CBO Reports $83 Billion Deficit in First Month of Fiscal Year

The United States borrowed $83 billion in October, according to the latest Monthly Budget Review from the Congressional Budget Office.

The following is a statement from Maya MacGuineas, president of the Committee for a Responsible Federal Budget:

We’re just one month into the new fiscal year, and we’ve already borrowed $2.7 billion per day. The debt is projected to continue to climb as we head for another year of a $1 trillion deficit. And that is assuming Congress doesn’t make things even worse.

We need an emergency action plan:

First, Congress should promise no more borrowing in 2022 – that is only two months, and further borrowing will make both the debt and the inflation situations worse.

Next, we should pass an actual budget in the coming year – something we have failed to do for the past seven fiscal years. Any Budget Committee Chair who fails to put forth a budget should be swiftly fired from the position.

We should increase the debt ceiling well before the deadline in the summer, even before the extraordinary measures are needed, and preferably along with measures that would actually decrease the debt at the same time. In the past, debt ceiling increases often went hand-in-hand with measures to decrease the debt. More recently, Congress has chosen to pass debt ceiling increases along with measures to increase the debt – cynical and opportunistic demonstrations of fiscal irresponsibility.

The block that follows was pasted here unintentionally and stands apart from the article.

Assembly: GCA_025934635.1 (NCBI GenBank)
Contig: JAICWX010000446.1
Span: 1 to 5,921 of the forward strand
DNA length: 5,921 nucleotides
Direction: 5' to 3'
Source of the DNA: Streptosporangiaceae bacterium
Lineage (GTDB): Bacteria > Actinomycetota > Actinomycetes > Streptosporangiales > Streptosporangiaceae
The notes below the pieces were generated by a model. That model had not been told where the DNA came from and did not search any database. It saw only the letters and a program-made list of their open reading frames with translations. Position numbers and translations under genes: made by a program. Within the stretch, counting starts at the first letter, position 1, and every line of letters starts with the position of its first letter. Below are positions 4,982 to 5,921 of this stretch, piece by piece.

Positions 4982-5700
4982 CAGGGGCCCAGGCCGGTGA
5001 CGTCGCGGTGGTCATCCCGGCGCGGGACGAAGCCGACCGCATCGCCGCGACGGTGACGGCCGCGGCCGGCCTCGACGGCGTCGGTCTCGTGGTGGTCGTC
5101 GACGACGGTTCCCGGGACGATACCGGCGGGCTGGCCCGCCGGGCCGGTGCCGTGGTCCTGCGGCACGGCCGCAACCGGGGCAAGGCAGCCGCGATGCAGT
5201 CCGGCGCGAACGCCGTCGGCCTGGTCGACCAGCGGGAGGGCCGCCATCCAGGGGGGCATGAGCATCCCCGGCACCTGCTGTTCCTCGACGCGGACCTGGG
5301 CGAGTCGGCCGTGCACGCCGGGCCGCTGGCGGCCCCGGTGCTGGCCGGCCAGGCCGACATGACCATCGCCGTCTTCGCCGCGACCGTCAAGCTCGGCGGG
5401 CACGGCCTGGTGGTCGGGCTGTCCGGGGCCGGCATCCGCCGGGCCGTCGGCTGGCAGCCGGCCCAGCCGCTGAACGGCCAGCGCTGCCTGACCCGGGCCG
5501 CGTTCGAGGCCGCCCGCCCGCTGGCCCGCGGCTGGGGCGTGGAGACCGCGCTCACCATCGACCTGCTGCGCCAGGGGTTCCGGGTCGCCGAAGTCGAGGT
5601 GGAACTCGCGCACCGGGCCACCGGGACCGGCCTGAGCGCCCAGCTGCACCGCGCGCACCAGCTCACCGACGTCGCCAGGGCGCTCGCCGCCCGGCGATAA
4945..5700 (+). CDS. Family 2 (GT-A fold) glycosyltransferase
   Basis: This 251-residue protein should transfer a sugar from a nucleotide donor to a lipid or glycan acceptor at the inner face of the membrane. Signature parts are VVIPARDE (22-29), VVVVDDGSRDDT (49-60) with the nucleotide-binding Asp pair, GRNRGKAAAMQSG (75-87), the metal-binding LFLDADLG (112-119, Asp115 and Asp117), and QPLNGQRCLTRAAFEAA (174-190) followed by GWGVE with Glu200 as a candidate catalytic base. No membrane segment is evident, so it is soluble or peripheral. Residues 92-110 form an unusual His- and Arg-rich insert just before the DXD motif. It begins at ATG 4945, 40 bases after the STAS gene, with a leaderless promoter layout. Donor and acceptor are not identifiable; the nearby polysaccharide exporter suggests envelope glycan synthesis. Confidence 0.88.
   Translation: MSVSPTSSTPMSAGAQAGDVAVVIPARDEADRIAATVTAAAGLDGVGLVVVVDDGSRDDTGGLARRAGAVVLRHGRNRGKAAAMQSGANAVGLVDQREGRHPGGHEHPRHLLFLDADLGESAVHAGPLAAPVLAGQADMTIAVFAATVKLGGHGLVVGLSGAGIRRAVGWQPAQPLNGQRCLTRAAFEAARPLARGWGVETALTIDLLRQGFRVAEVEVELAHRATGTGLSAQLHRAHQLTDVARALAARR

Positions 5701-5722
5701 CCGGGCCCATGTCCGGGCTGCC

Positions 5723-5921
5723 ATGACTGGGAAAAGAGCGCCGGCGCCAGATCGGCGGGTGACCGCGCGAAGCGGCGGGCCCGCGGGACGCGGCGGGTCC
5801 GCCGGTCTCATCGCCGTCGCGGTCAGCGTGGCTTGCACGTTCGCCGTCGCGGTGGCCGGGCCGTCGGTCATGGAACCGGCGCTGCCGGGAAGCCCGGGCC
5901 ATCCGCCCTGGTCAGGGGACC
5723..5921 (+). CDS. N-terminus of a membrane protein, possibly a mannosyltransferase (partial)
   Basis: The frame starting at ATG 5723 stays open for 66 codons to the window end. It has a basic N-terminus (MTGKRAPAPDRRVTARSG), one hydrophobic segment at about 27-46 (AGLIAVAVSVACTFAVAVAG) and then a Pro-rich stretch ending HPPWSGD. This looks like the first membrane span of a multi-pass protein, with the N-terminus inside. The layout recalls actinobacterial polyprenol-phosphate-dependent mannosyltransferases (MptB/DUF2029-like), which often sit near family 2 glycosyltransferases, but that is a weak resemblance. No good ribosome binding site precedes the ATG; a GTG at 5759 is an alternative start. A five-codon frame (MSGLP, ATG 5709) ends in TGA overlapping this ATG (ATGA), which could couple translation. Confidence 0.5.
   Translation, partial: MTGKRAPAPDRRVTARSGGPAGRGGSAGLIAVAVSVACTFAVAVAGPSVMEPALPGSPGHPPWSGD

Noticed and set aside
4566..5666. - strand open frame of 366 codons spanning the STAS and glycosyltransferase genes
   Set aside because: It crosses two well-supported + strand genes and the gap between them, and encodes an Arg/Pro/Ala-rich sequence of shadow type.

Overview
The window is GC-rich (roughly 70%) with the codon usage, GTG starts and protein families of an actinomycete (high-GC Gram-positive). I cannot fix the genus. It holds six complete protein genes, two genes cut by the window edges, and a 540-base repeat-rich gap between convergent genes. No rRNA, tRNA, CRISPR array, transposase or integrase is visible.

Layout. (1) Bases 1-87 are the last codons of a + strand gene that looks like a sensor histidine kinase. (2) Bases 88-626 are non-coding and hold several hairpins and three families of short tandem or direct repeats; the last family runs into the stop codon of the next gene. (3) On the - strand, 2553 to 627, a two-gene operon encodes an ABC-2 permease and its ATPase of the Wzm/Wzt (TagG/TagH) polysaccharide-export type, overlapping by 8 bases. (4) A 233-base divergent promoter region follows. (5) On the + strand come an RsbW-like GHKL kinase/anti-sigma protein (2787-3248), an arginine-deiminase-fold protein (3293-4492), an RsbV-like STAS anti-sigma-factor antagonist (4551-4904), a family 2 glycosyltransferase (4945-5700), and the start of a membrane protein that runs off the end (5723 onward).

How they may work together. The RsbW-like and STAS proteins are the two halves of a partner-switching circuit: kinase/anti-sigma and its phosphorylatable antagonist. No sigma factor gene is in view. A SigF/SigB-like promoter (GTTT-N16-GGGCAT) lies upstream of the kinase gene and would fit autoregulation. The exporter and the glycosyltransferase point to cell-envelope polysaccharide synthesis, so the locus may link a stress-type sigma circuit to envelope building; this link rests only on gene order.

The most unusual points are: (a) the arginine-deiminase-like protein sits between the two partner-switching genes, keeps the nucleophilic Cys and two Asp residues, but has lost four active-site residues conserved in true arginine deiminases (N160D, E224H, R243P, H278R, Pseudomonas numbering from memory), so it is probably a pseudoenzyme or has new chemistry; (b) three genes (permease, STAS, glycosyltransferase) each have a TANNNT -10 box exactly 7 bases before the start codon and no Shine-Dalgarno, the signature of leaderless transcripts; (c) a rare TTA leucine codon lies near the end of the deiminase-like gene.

And finally, Congress and the President should work to put in place a debt and inflation reduction plan. We offer the CRFB Fiscal Blueprint as an option to show what that would require.

With numerous fiscal policy deadlines on the horizon – preventing a government shutdown, needing to raise the debt ceiling, and insolvency of the trust funds for our major government programs in just a few years – Congress and the President should treat these moments with the seriousness they deserve.


For more information, please contact Kim McIntyre, Director of Media Relations, at mcintyre@crfb.org